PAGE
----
Film was retrieved from orbit via a reentry capsule (nicknamed “film bucket”), designed by General Electric, which separated from the satellite and fell to Earth.[30] After the fierce heat of reentry was over, the heat shield surrounding the vehicle was jettisoned at 60,000 feet (18 km) and parachutes deployed.[31] The capsule was intended to be caught in mid-air by a passing airplane[32] towing an airborne claw which would then winch it aboard, or it could land at sea.[33] A salt plug in the base would dissolve after two days, allowing the capsule to sink if it was not picked up by the United States Navy.[34] After Reuters reported on a reentry vehicle’s accidental landing and discovery by Venezuelan farmers in mid-1964, capsules were no longer labeled “SECRET” but offered a reward in eight languages for their return to the United States.[35] Beginning with flight number 69, a two-capsule system was employed.[24] This also allowed the satellite to go into passive (or “zombie”) mode, shutting down for as many as 21 days before taking images again.[11] Beginning in 1963, another improvement was “Lifeboat”, a battery-powered system that allowed for ejection and recovery of the capsule in case power failed.[36][37] The film was processed at Eastman Kodak’s Hawkeye facility in Rochester, New York.[38]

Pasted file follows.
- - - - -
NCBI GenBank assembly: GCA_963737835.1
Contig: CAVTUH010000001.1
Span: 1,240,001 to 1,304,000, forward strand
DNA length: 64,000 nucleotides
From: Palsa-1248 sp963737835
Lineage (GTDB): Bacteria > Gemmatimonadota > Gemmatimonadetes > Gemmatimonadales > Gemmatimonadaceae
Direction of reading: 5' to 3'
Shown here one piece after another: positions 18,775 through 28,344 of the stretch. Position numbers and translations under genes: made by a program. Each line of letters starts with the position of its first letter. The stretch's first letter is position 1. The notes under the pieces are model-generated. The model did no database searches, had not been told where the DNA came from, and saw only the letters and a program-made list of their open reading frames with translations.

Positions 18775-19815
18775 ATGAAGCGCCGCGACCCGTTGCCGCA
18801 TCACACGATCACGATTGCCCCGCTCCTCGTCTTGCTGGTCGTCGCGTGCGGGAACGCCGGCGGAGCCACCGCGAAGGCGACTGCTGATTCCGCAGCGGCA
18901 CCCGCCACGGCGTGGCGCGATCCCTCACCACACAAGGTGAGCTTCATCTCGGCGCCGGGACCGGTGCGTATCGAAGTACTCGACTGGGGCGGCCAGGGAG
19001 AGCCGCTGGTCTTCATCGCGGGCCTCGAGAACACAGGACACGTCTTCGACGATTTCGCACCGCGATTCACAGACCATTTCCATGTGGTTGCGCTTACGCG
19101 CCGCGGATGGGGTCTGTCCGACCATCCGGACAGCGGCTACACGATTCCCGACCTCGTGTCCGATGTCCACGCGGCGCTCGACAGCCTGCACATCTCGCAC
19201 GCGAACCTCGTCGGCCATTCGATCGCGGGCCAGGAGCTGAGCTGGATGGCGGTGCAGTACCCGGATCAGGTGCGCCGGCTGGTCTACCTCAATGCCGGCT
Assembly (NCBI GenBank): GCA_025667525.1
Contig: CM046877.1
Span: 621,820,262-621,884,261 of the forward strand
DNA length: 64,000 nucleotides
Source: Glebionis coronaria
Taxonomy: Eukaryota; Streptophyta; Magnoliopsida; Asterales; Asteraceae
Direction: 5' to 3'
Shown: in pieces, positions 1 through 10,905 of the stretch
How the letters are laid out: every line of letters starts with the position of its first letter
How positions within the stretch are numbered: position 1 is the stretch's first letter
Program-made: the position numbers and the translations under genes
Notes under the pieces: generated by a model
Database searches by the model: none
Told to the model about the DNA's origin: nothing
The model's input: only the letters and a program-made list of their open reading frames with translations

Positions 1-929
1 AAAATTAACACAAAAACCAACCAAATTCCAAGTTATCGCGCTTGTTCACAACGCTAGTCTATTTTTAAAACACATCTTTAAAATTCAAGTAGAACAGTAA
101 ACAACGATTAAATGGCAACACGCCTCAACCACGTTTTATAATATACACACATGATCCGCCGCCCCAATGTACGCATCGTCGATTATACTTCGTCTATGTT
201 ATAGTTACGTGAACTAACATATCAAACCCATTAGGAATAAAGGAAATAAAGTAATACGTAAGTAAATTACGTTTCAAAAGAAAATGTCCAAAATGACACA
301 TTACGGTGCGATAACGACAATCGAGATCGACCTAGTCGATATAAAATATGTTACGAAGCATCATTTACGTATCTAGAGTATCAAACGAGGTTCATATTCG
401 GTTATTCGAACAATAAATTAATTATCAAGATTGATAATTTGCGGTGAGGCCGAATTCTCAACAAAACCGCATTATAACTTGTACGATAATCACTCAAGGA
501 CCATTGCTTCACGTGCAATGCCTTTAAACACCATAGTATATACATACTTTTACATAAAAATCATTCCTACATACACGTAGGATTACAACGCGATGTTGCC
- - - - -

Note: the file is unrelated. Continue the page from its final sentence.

1. Ezra says:

    Corona thought by many to be somewhat of a failure? Film when recorded often was often just of cloud cover. Camera on the satellite just snapped away with images heedless whether target or not was visible.

  2. Sam J. says:

    The early Moon mapping satellites were film that was taken, developed then scanned and sent back electronically. NASA found a lot of this data stored on magnetic tape with some super specific little used format. They found a couple of the machines and are reading off the data in a closed McDonald’s on a military base.